Mothering and Motherhood in Ancient Greece and Rome by Lauren Hackworth PetersenMothering and Motherhood in Ancient Greece and Rome by Lauren Hackworth Petersen

Mothering and Motherhood in Ancient Greece and Rome

EditorLauren Hackworth Petersen, Patricia Salzman-Mitchell

Paperback | April 1, 2013

Pricing and Purchase Info


Earn 145 plum® points

Ships within 1-3 weeks

Ships free on orders over $25

Not available in stores


Motherhood played a central role in ancient Greece and Rome, despite the virtual absence of female participation in the public spheres of life. Mothers could wield enormous influence as the reproductive bodies of society and, in many cases, of culture. Yet motherhood and acts of mothering have received relatively little focused and sustained attention by modern scholars, who have concentrated almost exclusively on analyzing depictions of ancient women more generally.

In this volume, experts from across the humanities present a wealth of evidence from legal, literary, and medical texts, as well as art, architecture, ritual, and material culture, to reveal the multilayered dimensions of motherhood in both Greece and Rome and to confront the fact that not all mothers and acts of mothering can be easily categorized. The authors consider a variety of mothers—from the mythical to the real, from empress to prostitute, and from citizen to foreigner—to expose both the mundane and the ideologically charged lives of mothers in the Classical world. Some essays focus on motherhood as a largely private (emotional, intimate) experience, while others explore the ramifications of public, oftentimes politicized, displays of motherhood. This state-of-the art look at mothers and mothering in the ancient world also takes on a contemporary relevance as the authors join current debates on motherhood and suggest links between the lives of ancient mothers and the diverse, often conflicting roles of women in modern Western society.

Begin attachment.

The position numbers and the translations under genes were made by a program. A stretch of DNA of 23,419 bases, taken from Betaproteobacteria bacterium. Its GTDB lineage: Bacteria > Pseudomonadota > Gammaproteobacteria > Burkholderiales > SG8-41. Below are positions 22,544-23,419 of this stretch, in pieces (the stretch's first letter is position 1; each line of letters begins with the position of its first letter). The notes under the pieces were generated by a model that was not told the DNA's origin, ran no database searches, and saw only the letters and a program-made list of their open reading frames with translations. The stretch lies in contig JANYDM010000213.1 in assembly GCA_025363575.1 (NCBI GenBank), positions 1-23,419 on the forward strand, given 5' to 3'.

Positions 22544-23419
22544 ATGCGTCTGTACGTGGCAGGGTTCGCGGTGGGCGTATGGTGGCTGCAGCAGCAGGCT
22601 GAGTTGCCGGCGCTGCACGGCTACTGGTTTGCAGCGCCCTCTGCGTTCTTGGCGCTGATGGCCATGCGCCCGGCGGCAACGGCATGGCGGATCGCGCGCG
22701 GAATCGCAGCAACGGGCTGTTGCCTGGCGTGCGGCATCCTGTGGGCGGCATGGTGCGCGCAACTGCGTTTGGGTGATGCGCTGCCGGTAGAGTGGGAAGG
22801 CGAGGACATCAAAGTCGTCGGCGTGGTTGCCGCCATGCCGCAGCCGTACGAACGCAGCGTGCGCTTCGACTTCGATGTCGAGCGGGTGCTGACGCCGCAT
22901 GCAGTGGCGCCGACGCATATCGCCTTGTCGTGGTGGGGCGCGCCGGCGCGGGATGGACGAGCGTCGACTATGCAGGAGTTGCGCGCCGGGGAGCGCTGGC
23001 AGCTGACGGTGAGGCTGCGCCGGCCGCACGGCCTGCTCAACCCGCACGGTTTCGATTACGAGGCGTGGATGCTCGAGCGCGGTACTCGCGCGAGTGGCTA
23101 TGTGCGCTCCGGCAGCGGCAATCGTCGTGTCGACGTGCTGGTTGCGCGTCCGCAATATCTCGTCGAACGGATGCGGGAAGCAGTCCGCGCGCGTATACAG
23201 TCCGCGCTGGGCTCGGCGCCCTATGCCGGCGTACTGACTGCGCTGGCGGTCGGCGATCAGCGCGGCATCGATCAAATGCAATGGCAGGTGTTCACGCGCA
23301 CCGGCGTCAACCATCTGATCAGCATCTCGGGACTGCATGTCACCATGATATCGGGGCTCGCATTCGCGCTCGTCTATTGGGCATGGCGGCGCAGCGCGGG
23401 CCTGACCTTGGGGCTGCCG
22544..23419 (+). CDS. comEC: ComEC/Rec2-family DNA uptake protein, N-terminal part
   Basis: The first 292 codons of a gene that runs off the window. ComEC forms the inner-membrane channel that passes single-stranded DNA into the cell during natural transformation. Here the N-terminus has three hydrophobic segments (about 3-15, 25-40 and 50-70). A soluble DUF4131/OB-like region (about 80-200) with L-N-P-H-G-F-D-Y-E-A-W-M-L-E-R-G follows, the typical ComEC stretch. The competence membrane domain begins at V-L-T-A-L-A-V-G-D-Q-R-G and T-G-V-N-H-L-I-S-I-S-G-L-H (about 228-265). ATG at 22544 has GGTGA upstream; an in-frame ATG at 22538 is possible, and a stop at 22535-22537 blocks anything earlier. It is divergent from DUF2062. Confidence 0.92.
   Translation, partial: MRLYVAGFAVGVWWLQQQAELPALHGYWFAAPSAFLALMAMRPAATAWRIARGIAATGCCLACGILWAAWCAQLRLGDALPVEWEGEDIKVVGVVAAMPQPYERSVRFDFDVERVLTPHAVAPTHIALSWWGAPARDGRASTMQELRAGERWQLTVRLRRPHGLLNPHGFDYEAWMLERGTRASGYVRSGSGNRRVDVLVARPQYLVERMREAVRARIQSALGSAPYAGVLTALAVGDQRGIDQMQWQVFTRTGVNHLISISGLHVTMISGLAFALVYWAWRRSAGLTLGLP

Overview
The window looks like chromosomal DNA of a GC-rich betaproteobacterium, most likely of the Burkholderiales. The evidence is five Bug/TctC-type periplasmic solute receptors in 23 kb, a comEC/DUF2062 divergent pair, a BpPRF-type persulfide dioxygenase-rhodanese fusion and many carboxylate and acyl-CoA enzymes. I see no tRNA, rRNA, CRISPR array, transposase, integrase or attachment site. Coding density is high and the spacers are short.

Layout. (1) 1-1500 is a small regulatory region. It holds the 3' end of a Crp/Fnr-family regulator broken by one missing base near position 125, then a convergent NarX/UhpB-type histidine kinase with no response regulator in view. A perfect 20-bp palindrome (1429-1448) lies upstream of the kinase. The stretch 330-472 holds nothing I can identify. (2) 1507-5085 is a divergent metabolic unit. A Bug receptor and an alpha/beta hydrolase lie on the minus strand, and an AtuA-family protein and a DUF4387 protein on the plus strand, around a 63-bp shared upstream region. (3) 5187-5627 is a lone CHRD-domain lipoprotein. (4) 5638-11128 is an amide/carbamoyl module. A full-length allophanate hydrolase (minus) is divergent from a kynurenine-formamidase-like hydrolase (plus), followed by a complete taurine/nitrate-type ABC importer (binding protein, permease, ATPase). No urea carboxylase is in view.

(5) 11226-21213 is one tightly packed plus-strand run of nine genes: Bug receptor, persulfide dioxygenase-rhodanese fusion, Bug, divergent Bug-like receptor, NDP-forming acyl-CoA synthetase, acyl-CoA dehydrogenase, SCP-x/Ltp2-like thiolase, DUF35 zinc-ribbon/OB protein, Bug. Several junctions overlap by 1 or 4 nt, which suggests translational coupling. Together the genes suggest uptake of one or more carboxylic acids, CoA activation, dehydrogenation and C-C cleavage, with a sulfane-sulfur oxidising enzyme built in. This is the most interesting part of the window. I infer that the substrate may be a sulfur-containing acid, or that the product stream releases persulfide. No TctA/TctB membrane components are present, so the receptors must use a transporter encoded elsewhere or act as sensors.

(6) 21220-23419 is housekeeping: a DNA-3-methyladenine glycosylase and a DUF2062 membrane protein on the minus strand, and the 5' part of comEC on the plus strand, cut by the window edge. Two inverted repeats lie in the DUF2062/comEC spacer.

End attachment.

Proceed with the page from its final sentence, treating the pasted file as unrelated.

Lauren Hackworth Petersen is Associate Professor of Art History at the University of Delaware, where she specializes in Roman art and archaeology. Patricia Salzman-Mitchell is Associate Professor in the Department of Classics and General Humanities at Montclair State University. She specializes in Latin poetry, gender studies in Clas...
Title:Mothering and Motherhood in Ancient Greece and RomeFormat:PaperbackDimensions:272 pages, 9 × 6.01 × 0.65 inPublished:April 1, 2013Publisher:University Of Texas PressLanguage:English

The following ISBNs are associated with this title:

ISBN - 10:0292754345

ISBN - 13:9780292754348

Look for similar items by category:


Table of Contents

  • List of Illustrations
  • Acknowledgments
    1. Introduction: The Public and Private Faces of Mothering and Motherhood in Classical Antiquity
      Lauren Hackworth Petersen and Patricia Salzman-Mitchell
    2. Maternity and Miasma: Dress and the Transition from Parthenos to Gun\e
      Mireille M. Lee
    3. Motherhood as Teleia: Rituals of Incorporation at the Kourotrophic Shrine
      Angela Taraskiewicz
    4. Collaboration and Conflict: Discourses of Maternity in Hippocratic Gynecology and Embryology
      Yurie Hong
    5. Citizen-Mothers on the Tragic Stage
      Angeliki Tzanetou
    6. Working Girls: Mother–Daughter Bonds among Ancient Prostitutes
      Anise K. Strong
    7. Tenderness or Taboo: Images of Breast-Feeding Mothers in Greek and Latin Literature
      Patricia Salzman-Mitchell
    8. Mater Patriae: Cleopatra and Roman Ideas of Motherhood
      Prudence Jones
    9. Mater Amoris: Mothers and Lovers in Augustan Rome
      Genevieve Liveley
    10. Per hunc utero quem linquis nostro: Mothers in Flavian Epic
      Antony Augoustakis
    11. Imperial Mothers and Monuments in Rome
      Margaret L. Woodhull
  • Notes on Contributors
  • Index

Editorial Reviews

"A recent collection of essays on motherhood and mothering in antiquity, Mothering and Motherhood in Ancient Greece and Rome, reminds us that questions about what it means to be a mother were also present in ancient Greek and Roman societies, despite some significant differences." - Times Literary Supplement - 201211